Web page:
Johannesburg - The Springboks will pay for their indiscretions as repeated infringements will hit them in the pocket.
According to SuperSport, Bok coach Allister Coetzee revealed at the Thursday’s team announcement that the Boks fine system was back in place and players who simply didn’t follow the game plan and systems would now feel it in the pocket.
It is understandable after a horror start at Newlands which saw the Boks give away seven penalties in the opening quarter, and be on the back foot from then on, eventually losing the first test to the 14-man Irish.
“It was unacceptable to concede seven penalties within 22 minutes. They understand there will be consequences, they understand that,” Coetzee said at the announcement.
“Conceding penalties for becoming sloppy and tired, for not sticking to the systems will definitely hit the players financially and it could cost the player his place in the team as well.
“We are starting on a new slate this week, therefore I’ve given most players an opportunity to redeem themselves and it is crucial that they get it right. I believe in second chances, I believe the players will do that to improve and show they have learnt. If they don’t then I obviously have to look at other players.”
The veiled threat will have hit home for the players, and understandably anyone who feels it in the pocket will have a heightened awareness of not making the same mistake twice, but Coetzee is hoping that the Boks will be a lot better at the basics than in the first Test in order to level the series and give themselves a chance at redemption this week. Coetzee made it clear he is looking long term to get the Boks playing their best rugby ahead of the next World Cup.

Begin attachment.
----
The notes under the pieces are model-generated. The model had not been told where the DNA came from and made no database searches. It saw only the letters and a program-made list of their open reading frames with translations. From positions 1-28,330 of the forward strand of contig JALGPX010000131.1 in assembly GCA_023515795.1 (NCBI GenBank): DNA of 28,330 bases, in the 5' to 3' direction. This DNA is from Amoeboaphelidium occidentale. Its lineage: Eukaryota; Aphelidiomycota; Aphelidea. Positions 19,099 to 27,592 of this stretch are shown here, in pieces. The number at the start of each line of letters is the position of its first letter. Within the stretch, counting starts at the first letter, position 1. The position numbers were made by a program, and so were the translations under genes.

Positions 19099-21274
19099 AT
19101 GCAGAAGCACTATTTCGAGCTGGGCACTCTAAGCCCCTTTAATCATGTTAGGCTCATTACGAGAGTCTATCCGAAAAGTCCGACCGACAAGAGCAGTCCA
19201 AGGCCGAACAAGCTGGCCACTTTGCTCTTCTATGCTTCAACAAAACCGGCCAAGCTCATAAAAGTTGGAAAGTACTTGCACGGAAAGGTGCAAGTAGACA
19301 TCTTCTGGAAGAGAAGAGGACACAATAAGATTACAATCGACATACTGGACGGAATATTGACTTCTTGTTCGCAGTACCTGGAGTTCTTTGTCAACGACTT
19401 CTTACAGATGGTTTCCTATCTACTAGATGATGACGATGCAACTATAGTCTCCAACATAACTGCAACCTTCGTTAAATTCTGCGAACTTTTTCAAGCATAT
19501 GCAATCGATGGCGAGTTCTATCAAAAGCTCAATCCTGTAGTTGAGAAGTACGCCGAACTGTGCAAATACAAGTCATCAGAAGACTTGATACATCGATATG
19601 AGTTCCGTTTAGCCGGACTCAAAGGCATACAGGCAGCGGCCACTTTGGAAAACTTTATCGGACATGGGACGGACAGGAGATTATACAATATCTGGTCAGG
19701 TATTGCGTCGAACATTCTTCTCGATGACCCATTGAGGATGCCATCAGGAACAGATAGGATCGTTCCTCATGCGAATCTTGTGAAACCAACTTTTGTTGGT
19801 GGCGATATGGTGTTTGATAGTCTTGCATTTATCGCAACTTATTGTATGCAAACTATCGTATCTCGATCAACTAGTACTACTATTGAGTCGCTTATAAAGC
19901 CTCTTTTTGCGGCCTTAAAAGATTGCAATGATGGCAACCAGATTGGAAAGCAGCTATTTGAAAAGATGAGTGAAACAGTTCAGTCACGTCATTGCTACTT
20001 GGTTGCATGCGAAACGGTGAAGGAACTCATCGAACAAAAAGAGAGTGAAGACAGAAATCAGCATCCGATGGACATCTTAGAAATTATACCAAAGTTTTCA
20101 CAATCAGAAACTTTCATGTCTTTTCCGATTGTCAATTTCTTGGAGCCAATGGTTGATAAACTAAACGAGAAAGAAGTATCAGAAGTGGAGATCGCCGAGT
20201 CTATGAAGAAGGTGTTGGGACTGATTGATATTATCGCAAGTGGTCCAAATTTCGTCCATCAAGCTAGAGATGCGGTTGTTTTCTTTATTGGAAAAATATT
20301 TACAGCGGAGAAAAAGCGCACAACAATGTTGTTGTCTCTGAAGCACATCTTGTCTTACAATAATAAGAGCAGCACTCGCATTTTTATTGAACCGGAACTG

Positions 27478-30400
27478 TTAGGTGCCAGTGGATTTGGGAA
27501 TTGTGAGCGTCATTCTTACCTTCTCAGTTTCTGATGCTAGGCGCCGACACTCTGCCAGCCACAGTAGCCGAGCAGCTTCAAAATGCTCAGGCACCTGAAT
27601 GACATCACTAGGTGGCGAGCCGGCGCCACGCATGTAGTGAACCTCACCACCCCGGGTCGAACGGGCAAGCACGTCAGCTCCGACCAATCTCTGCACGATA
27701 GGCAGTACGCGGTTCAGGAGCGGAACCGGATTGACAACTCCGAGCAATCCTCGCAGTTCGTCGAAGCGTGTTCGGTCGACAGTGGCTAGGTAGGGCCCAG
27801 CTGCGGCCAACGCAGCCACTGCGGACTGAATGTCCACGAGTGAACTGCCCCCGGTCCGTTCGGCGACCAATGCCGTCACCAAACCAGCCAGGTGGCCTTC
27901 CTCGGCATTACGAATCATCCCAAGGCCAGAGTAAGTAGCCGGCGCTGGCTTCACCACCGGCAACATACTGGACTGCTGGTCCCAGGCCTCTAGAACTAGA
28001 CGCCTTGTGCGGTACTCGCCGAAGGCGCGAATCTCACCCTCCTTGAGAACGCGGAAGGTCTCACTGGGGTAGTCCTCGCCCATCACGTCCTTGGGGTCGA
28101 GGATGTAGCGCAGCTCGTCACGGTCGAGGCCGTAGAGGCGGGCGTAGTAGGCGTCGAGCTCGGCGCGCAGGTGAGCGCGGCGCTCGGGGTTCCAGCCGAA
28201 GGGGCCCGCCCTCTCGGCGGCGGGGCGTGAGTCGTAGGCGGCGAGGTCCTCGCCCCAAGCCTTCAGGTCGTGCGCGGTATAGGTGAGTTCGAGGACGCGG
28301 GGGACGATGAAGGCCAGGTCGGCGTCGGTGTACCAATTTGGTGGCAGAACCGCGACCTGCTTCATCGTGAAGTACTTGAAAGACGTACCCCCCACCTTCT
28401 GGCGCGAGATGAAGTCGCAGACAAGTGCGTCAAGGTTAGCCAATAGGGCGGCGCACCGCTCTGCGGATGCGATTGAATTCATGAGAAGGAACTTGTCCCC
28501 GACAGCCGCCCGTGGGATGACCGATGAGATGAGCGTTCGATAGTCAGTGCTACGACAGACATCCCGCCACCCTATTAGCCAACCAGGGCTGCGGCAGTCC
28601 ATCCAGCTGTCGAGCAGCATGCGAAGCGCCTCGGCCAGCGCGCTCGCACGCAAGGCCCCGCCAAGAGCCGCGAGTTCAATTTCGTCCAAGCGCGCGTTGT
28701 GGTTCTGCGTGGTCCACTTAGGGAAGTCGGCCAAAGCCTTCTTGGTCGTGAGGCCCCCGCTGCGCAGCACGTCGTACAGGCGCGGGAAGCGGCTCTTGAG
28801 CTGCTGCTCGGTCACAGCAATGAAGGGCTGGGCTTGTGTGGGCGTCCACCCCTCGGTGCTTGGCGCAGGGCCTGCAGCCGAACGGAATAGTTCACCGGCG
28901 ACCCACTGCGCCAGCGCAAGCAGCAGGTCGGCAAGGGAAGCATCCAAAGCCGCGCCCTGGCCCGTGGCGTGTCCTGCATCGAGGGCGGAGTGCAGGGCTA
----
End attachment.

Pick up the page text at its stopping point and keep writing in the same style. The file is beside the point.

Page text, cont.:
“It is no excuse, we were poor and the Irish were better than us last week. The game plan will never settle in after one game, we want to be at our best and play our best rugby come 2018 and 2019,” he explained.
“But somehow we have to start and make mistakes to be able to rectify that. But there are no excuses for basics, for not doing them right. That is non-negotiable, the players understand that. I want to see better attitude in terms of the detail we put in this week. And to make sure that when we speak about body height in the carry, there will be consequences.
“When you run in the wide channel, you don’t force offloads unless you dominate in the collision. Those little things break the continuity of your attack and I think the players have realised how important it is to put the pieces of the puzzle together, to be able to really get scoreboard pressure in the end.”
The Boks need desperately to win the second test, with a failure meaning Ireland will become the first Home Nation in history to win a Test series in South Africa and only the third overall in over 100 years of rugby.
15 Willie le Roux, 14 JP Pietersen, 13 Lionel Mapoe, 12 Damian de Allende, 11 Lwazi Mvovo, 10 Elton Jantjies, 9 Faf de Klerk, 8 Duane Vermeulen, 7 Siya Kolisi, 6 Francois Louw, 5 Pieter-Steph du Toit, 4 Eben Etzebeth, 3 Frans Malherbe, 2 Adriaan Strauss (captain), 1 Tendai Mtawarira
Substitutes: 16 Bongi Mbonambi, 17 Trevor Nyakane, 18 Julian Redelinghuys, 19 Franco Mostert, 20 Warren Whiteley, 21 Rudy Paige 22 Morne Steyn, 23 Ruan Combrinck
15 Jared Payne, 14 Andrew Trimble, 13 Robbie Henshaw, 12 Stuart Olding, 11 Craig Gilroy, 10 Paddy Jackson, 9 Conor Murray, 8 Jamie Heaslip, 7 Rhys Ruddock, 6 Iain Henderson, 5 Quinn Roux, 4 Devin Toner, 3 Tadhg Furlong, 2 Rory Best (captain), 1 Jack McGrath
Substitutes: 16 Richardt Strauss, 17 Dave Kilcoyne, 18 Finlay Bealham, 19 Donnacha Ryan, 20 Sean Reidy, 21 Kieran Marmion, 22 Ian Madigan, 23 Tiernan O'Halloran
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